Another trip to paradise: Longtime Hilton Head sailor makes most of his race across the Pacific

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transpacHilton Head Island resident John Rumsey is understandably proud of the many sailing achievements he’s accomplished in his 64 years on the water.

But he may be proudest of his most recent adventure: an offshore race from California to Hawaii.

The race was called the Transpac, short for Transpacific Yacht Race. It takes place on odd years and covers 2,225 nautical miles from San Pedro (near Los Angeles) to Diamond Head Lighthouse in Honolulu. It’s one of sailing’s premier events, and it draws teams from all over the world.

For Rumsey, it’s old hat.

The 75-year-old had competed in the race 14 times before and has had several first-in-class finishes. It was the special circumstances that made his 15th Transpac so, well ... special. 

Rumsey was asked to join a crew of nine last year after a good friend from Mexico City, Jorge Ripstein, purchased a boat called Patches. The team started preparing for the 2011 Transpac in March, working to meet race and offshore requirements.
But their plans changed in May when Ripstein learned his sister was dying of cancer and could pass during the nine-day race.

Ripstein contacted crew members and told them Patches was withdrawing; his sister died the first week of June. Yet with just three weeks remaining before the start of the big race, Ripstein had a change of heart. He decided to re-enter the 46th annual race to honor his sister.

That left his crew just three weeks to accomplish six weeks’ worth of work before the July 8 start. For Rumsey, it was a demandingrequest. He served as principal helmsman for the journey, as well as remained in charge of arranging travel and food for the crew.

The end result was impressive. Patches was fast. Very fast.

Patches was built in 2006 for racing on the Mediterranean circuit, where speed is much more important than comfort. To cut down on weight, Rumsey stocked the boat with freeze-dried food, trail mix and powdered drink mixes. By adding boiling water, Rumsey provided the crew with entrees such as beef stroganoff, chili, rice, chicken and more.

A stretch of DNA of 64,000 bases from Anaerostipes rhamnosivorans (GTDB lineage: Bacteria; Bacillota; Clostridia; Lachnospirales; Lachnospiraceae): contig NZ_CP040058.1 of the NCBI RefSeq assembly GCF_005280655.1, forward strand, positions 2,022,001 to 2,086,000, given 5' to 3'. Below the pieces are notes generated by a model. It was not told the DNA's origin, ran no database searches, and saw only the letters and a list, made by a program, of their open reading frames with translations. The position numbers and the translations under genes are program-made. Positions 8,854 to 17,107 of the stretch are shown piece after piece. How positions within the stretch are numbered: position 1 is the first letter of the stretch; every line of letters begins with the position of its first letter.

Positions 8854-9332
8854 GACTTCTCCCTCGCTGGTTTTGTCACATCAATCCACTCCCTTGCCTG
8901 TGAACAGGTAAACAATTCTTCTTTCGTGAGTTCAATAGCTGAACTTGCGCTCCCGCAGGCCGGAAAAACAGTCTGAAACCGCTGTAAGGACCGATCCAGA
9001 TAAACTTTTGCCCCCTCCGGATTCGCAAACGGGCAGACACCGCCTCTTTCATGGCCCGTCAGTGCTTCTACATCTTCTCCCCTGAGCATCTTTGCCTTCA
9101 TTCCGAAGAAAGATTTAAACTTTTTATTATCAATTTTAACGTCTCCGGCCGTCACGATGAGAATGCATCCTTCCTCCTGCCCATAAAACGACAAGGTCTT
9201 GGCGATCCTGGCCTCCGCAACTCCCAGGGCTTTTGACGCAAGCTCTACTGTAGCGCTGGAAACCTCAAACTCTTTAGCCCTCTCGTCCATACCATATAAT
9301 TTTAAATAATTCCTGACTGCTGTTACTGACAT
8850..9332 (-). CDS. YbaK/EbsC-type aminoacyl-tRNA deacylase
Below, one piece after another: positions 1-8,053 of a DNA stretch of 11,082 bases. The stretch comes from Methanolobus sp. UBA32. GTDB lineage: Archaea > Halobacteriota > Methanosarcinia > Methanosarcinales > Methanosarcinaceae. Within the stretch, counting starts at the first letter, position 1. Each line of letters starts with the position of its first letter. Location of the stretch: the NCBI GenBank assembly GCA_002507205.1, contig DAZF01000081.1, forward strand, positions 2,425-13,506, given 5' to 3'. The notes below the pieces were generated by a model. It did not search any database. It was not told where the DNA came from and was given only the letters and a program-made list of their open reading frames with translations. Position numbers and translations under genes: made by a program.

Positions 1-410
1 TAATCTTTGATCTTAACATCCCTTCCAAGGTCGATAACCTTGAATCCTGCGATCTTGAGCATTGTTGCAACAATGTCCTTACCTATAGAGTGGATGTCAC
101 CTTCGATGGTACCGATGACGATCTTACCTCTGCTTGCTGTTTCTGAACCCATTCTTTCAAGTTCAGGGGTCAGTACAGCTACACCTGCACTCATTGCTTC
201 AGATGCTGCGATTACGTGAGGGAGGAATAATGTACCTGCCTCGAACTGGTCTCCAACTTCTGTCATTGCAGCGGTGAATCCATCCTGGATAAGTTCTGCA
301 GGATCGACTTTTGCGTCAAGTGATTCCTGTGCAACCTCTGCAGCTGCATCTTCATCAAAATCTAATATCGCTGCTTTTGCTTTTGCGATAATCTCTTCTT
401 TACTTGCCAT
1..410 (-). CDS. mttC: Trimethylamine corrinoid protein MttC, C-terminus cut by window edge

“Everybody ate out of a mug,” Rumsey said. “Some of the food was pretty good. Some of the selections I didn’t care for too much, flavor-wise. The basic things were good. I had some chicken teriyaki and stuff like that which wasn’t so good. The crew really got to like Tabasco and other hot sauces so the food all pretty much tasted the same, like hot sauce.”

The crew packed just five sleeping bags and had to share five bunks. Not that there was much time to sleep: Each crew member had to get up every three hours or so to stand watch, turn the sails and keep the boat moving. The boat also leaked, thanks to holes in the deck for control lines.

“After the first couple of days you just sort of get used to the general discomfort down below,” Rumsey said. “It’s really a lot of fun to be on the deck and sailing, but down below, you just get in your bunk and try to get as much rest as you can.”

Doing a steady 12 to 15 knots (sometimes up to 25 in squalls), the 52-foot boat covered the distance from California to Hawaii in just eight days, 10 hours and 38 minutes; the trip came to an end at 8:20 p.m. local time on July 15 at the Ala Wai Yacht Harbor in Honolulu.

The time was good enough for fifth place overall against 58 of the world’s best captains. The boat also took home four trophies: First in Class II, First Foreign Yacht Corrected Time, First Yacht Elapsed Time Under 60 Feet and Navigator Trophy First Class II.

Under Transpac tradition, a host is assigned to arrange a welcome party for each boat at the finish line. Patches was greeted by one of the most famous hostesses on the island -- Jeanne Vanna, proprietor of Big Wave Flavor Tomatoes. “A wonderful end to a great trip to paradise,” Rumsey said.